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The following work was begun and more than half translated by the Rev. A. W. STREET, M. A. of Pembroke College; but that gentleman being called suddenly away to fill a professorship in Bishop's College, Calcutta, the remainder of the work, as well as the care of seeing the whole through the press, devolved upon his brother, the Rev. B. Street, B. A.
Oxford, March, 1840.
THE AUTHOR'S PREFACE.
I am aware that it is customary for those who compile works like the present, to set forth, as a matter of course, that circumstances had compelled them to write ; indulging under this pretext their restless desire of publishing, they benefit neither their readers nor the cause of literature. Having but little selfconfidence, and this being a work rather hastily compiled, I fear lest I myself should incur the same disgrace: let, then, those who use my work determine whether the following remarks do not entitle me to claim a valid excuse for publishing.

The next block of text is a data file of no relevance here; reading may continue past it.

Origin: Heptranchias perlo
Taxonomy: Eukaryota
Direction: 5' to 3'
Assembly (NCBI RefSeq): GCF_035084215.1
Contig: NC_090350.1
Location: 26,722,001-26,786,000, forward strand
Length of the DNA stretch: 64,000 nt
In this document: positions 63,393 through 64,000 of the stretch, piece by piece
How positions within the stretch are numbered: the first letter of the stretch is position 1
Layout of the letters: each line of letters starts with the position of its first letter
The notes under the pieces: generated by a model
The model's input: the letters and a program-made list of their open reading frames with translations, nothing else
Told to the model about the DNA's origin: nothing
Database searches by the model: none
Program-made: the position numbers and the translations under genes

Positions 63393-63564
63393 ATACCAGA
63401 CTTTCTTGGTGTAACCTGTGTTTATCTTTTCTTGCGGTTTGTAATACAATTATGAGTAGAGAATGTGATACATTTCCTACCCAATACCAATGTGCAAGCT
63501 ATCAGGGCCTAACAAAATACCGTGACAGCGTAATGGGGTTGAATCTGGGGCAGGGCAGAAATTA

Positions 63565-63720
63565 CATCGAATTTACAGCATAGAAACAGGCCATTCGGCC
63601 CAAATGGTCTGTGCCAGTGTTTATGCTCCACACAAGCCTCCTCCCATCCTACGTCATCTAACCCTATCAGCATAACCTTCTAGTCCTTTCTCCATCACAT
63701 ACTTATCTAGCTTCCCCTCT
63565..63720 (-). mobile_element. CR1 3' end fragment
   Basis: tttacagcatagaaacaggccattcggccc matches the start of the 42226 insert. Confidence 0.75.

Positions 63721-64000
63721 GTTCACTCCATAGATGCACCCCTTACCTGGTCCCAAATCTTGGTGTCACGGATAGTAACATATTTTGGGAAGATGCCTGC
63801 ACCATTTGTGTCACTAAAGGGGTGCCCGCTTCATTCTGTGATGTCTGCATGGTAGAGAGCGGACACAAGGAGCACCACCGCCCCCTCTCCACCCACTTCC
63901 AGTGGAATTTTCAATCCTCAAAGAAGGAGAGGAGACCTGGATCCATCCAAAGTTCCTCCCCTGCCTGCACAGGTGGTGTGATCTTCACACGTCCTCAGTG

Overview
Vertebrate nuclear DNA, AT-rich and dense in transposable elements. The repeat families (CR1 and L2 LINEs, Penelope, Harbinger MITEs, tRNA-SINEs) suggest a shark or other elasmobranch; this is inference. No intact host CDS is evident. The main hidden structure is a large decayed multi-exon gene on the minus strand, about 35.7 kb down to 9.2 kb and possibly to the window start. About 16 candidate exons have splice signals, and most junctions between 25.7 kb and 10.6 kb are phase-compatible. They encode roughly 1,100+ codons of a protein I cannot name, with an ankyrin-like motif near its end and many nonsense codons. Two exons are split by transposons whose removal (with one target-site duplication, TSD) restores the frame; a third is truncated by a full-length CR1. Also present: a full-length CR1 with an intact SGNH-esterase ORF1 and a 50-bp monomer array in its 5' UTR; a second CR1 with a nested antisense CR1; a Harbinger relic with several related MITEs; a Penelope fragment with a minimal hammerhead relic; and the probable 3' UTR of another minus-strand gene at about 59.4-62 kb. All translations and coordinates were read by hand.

Having been appointed to deliver lectures on Roman antiquities in the University of Liege, and not having by me any academic papers and notes, (those convenient substitutes for learning, and sources of information to pompous ignorance,) and being disinclined to procure them as many do, and intending to use the Latin language, I compiled, with great labour, an entire and original series of lectures on Roman antiquities; but whilst reading them, perceived that unless I drew up a compendium of them, my hearers would for the most part derive no profit from them; I therefore resolved on preparing an abridgment of what I had collected, and introduce my lectures by a dictation from it. There was, besides, no publication that I could use for this